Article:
Mexico Gasoline Theft Cut by 95%, Pemex Says

(Bloomberg) -- President Andres Manuel Lopez Obrador’s fight against gasoline theft has reduced robbery by 95 percent as Mexico shifted fuel transport to trains and trucks, and improved security for pipelines, according to state-owned oil oil producer Petroleos Mexicanos.

Theft this month has declined to a daily average of 4,000 barrels from 81,000 in November, just before Lopez Obrador took office, representing roughly 11 billion pesos ($581 million) worth of fuel not lost to theft, the company said Tuesday. After distribution snags left gas stations across the country facing fuel shortages at the start of the year, supply has been fully restored, according to a presentation from the company.

Mexico Gasoline Theft Cut by 95%, Pemex Says

Pemex is slowly shifting back to supplying gasoline by pipeline in the wake of increased government security, which Lopez Obrador said involved the deployment of 10,000 soldiers, marines and federal police. He predicted the new national guard will bolster that effort.

The gasoline campaign is “one of AMLO’s most successful policies so far," Sebastian de Lara, managing partner of Mexico City-based risk analysis firm Navegacion Politica, said in an interview. "When people are asking him to show results, that’s a positive result right there. It benefits Pemex, but it also benefits all of us.”

Popular Support

Lopez Obrador projected that the value fuel kept out of criminal hands by government efforts to safeguard it could ultimately amount to as much as 50 billion pesos.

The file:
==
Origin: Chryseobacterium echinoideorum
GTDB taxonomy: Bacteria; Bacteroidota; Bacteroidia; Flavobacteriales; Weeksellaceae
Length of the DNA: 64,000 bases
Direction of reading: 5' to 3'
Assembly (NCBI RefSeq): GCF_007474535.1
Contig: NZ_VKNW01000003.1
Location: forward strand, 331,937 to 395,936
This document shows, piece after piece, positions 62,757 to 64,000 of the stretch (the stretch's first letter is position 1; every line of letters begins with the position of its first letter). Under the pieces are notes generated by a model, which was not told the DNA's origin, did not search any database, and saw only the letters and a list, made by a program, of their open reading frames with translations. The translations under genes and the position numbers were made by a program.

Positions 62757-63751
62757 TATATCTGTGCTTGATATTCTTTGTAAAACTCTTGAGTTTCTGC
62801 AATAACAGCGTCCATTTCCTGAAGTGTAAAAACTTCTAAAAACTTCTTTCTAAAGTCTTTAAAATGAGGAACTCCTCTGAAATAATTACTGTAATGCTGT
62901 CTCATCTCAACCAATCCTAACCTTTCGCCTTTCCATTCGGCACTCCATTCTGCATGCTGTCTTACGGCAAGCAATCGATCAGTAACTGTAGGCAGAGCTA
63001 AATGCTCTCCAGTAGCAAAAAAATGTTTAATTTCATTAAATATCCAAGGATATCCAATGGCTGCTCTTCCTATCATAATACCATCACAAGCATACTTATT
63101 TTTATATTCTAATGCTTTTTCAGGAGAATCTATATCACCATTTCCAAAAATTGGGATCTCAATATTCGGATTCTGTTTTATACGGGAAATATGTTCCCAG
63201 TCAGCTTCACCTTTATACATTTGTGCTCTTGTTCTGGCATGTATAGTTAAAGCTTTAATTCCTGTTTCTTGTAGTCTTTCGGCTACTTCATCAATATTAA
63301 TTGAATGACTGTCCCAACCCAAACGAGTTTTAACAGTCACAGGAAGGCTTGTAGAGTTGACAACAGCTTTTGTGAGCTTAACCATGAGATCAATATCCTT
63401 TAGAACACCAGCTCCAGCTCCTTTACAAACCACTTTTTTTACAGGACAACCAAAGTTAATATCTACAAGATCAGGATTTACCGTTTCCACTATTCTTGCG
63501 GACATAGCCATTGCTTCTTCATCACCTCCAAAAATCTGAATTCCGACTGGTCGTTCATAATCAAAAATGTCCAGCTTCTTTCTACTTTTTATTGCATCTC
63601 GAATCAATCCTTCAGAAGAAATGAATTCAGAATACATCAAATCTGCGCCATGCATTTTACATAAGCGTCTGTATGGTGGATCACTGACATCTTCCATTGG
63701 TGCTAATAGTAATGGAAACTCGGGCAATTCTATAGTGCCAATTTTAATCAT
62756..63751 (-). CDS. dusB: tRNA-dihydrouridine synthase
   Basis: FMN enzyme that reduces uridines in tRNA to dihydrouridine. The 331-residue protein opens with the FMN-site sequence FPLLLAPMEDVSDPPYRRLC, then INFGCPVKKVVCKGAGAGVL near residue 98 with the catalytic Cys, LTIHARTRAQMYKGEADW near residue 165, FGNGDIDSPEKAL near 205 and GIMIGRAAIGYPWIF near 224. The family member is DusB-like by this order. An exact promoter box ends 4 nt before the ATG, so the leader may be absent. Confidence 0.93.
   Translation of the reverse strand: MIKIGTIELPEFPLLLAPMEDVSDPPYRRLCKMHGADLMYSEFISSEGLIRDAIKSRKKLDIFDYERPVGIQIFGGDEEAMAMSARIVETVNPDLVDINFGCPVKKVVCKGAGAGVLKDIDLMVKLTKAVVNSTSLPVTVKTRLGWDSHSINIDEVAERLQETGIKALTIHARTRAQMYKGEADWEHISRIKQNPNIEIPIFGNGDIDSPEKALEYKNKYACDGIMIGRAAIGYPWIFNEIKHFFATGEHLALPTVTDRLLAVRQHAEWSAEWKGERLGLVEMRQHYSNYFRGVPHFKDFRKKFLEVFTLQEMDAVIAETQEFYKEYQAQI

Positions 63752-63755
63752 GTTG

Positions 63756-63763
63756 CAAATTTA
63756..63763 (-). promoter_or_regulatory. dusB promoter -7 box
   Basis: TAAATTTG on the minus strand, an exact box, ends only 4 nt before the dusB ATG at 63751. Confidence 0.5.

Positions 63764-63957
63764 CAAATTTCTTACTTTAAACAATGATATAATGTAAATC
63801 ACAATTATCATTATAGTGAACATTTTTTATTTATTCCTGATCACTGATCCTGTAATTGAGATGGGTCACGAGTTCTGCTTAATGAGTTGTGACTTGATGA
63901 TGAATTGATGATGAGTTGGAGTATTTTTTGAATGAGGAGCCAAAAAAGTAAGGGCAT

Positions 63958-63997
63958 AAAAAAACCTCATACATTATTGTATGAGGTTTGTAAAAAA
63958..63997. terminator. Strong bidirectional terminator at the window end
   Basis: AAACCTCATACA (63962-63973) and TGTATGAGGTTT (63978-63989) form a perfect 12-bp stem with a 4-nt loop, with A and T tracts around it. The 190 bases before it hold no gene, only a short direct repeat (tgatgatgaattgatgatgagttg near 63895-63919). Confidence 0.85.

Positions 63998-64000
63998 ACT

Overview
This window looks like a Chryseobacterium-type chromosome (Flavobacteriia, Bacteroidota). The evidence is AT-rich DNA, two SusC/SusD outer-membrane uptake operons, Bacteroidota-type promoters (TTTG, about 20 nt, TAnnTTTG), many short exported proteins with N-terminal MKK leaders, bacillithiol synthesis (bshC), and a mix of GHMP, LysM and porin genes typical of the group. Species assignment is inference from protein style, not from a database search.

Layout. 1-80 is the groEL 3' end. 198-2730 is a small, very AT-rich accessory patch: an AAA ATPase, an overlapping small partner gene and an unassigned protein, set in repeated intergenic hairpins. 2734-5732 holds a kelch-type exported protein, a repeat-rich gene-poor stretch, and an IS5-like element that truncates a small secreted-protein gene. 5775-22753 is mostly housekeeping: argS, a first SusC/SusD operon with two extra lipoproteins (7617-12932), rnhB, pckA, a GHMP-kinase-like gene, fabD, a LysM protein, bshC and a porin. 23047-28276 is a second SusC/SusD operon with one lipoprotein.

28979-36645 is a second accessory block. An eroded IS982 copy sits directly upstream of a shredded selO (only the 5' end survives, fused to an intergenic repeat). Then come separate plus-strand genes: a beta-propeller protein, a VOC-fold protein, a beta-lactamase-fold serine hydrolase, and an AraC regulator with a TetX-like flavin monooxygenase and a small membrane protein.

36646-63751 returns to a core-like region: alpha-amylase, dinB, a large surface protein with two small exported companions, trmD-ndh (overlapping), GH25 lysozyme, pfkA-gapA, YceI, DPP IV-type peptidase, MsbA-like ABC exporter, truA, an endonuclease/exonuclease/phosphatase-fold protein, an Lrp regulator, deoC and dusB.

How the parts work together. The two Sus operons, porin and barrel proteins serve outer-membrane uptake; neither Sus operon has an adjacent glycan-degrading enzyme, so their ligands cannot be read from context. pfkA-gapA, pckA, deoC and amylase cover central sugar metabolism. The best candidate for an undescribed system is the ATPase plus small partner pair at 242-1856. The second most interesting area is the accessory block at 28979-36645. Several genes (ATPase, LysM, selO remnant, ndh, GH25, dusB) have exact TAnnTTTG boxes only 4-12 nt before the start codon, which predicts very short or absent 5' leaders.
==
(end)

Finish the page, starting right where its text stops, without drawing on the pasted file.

Mexico Gasoline Theft Cut by 95%, Pemex Says

The success of the campaign is a boon to Pemex, which has been struggling with the challenges of falling production, $108 billion of debt and high taxes. It’s also one of the first signs that Lopez Obrador’s focus on fighting corruption and strengthening the rule of law is having an impact. Analysts have questioned some of his other plans for the industry, including building a new refinery viewed by many analysts as a questionable investment.

Lopez Obrador has enjoyed broad popular support for his gasoline initiative. A poll in January by Reforma showed public backing of 62 percent, with almost three quarters of respondents preferring that the government end gasoline theft even if that effort were to result in shortages for some period of time.

"If it was possible to resolve the fuel theft, we’ll be able to do anything," Lopez Obrador said at his morning news conference at the National Palace, standing alongside Pemex Chief Executive Officer Octavio Romero. "With that spirit, we’re doing well."

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